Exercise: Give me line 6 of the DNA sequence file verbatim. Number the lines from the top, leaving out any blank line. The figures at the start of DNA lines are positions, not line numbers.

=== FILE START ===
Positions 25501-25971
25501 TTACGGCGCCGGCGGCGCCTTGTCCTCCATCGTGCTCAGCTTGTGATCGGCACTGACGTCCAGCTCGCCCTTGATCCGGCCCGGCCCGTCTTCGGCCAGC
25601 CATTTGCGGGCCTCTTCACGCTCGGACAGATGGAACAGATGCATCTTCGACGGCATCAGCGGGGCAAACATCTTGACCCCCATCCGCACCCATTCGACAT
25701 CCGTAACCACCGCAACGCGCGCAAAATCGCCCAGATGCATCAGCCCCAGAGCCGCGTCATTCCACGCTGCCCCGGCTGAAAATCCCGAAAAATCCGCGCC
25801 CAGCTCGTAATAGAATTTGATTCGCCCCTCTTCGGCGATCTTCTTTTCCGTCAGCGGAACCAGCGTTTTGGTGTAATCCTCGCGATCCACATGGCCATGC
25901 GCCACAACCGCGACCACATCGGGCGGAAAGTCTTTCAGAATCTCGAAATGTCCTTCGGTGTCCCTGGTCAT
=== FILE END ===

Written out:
25901 GCCACAACCGCGACCACATCGGGCGGAAAGTCTTTCAGAATCTCGAAATGTCCTTCGGTGTCCCTGGTCAT